Ask the Trainer | Who’s the Tahoe alpha? |

Ask the Trainer | Who’s the Tahoe alpha?

TAHOE/TRUCKEE, Calif. — Dear Carla,

My boyfriend and I just moved in together and between us we have four dogs. I have a male and female who were both rescued from a shelter. They are good dogs and get along well with all people and dogs. My boyfriend has had his two male dogs since they were puppies. The female is pretty easy going and the male is shy and nervous. What can we do to help them adjust to the new living situation?

Two Dog Lovers

Dear Dog Lovers,

Living with multiple dogs is considerably harder that living with one. One dog may bark at the door, but a group can work themselves into a frenzy and they can learn both good and bad behaviors from each other. Also, the more dogs you have, the harder it will be to get their attention because they are less dependent on the humans in the house for companionship. Much of the traditional advice about living in a multi-dog household centers around “dominance” — deciding which dog is the “alpha” — and reinforcing that dog’s position in the pack so the other dogs will understand their place. This concept is rooted in a common comparison between wolf and dog pack behavior, which is a very complicated subject. Suffice it to say, dogs aren’t wolves.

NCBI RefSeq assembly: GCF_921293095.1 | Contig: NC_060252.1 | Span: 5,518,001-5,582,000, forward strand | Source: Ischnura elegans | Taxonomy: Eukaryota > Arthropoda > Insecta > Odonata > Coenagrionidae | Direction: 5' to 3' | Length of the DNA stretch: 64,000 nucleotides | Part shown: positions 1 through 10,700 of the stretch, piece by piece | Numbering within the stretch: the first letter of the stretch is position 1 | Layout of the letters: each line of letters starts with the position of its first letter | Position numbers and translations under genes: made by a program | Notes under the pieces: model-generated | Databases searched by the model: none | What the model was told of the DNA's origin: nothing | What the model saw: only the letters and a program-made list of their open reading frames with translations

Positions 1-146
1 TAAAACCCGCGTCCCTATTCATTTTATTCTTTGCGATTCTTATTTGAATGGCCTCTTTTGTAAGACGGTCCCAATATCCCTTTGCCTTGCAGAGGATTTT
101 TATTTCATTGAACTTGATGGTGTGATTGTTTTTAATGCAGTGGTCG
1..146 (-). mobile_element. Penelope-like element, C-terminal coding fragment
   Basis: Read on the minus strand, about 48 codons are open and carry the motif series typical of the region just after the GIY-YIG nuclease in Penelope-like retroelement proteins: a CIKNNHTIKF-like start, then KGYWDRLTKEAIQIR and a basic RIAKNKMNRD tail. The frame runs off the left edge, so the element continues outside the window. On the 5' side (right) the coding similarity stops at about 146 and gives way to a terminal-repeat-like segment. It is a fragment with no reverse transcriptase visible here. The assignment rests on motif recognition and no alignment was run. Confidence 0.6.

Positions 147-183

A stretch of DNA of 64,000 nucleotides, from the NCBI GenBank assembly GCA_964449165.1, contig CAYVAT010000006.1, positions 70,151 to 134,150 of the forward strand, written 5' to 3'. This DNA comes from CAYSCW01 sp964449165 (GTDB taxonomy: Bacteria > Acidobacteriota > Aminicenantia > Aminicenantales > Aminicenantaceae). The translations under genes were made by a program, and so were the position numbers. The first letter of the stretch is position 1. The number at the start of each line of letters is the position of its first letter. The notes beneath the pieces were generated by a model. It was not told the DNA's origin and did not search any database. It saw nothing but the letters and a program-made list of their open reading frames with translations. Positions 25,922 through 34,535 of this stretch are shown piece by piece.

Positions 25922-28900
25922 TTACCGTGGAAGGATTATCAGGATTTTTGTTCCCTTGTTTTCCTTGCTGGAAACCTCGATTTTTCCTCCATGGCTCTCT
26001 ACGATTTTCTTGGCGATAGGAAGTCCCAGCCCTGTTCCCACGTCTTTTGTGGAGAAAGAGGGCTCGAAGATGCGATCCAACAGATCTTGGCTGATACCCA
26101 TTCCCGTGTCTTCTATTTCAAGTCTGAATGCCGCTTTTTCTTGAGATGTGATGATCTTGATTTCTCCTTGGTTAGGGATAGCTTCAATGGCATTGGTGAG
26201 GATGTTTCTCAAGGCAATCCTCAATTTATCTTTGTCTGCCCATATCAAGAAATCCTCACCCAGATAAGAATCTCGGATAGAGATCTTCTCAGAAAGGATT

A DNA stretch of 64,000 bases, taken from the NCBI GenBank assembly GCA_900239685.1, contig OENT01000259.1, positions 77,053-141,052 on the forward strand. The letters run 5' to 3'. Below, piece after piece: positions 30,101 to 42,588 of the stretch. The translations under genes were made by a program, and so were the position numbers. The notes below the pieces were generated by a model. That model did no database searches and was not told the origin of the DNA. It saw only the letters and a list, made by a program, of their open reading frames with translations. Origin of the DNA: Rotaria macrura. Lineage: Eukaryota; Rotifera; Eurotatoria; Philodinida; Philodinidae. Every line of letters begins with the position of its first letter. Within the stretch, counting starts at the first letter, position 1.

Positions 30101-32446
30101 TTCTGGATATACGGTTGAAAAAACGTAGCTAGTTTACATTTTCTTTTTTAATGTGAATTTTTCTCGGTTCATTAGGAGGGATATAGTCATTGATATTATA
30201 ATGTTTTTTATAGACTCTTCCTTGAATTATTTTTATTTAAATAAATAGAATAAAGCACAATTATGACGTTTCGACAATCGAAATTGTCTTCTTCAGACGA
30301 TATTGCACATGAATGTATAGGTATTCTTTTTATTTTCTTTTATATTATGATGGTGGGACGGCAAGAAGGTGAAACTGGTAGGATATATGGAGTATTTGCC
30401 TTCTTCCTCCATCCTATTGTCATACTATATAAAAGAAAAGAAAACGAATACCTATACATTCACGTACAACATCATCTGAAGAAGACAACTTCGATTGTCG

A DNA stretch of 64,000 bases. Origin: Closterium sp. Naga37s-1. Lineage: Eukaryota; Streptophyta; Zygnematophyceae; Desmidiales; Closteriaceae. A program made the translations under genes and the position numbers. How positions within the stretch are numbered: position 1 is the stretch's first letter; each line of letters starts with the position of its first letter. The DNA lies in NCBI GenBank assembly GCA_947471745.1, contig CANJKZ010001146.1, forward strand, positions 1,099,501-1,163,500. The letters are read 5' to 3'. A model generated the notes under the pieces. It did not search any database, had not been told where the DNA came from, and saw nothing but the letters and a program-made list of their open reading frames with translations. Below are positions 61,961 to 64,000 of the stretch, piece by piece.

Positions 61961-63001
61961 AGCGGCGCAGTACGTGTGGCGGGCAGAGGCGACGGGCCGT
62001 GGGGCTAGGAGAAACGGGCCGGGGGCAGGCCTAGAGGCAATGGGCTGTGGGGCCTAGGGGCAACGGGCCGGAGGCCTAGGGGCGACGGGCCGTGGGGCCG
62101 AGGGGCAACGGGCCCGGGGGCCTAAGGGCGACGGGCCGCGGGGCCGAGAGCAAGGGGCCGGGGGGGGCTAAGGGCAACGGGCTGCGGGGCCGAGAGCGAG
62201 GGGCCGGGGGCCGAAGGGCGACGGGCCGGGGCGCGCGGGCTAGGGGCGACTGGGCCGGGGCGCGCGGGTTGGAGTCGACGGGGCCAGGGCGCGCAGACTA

My advice for living with multiple dogs is to provide structure and training. Dogs like predictability. Predictable schedules and rules will help enormously. Create and stick to a regular feeding schedule and be sure to give each dog a quiet space to eat and finish without the pressure of the other dogs breathing down their neck. This is especially important for the shy dog, however you want to avoid situations where any of the dogs can develop resource guarding behaviors. With this many dogs, one may decide he needs to protect valuable items like food, toys or bones.

When you start to train, you will need to work with each dog separately before you can implement any kind of group cue. I like to work with one dog while the others watch from behind a gate. This builds motivation (is it my turn yet???). Teach your dogs they will get what they want if they are polite and patient. Want to go outside? Wait nicely at the door until I tell you to go out. Do you want dinner? Sit politely and wait until I tell you to eat.

If you aren’t sure how to get started, consider attending a positive reinforcement based basic manners class with one or two of the dogs. You can take the knowledge home to the other dogs.

Carla Brown, CPDT is a Certified Professional Dog Trainer and owner of The Savvy Dog Training and Education Center in Truckee. If you have a pet topic/issue you would like to see covered in the Ask the Trainer column, please email her at

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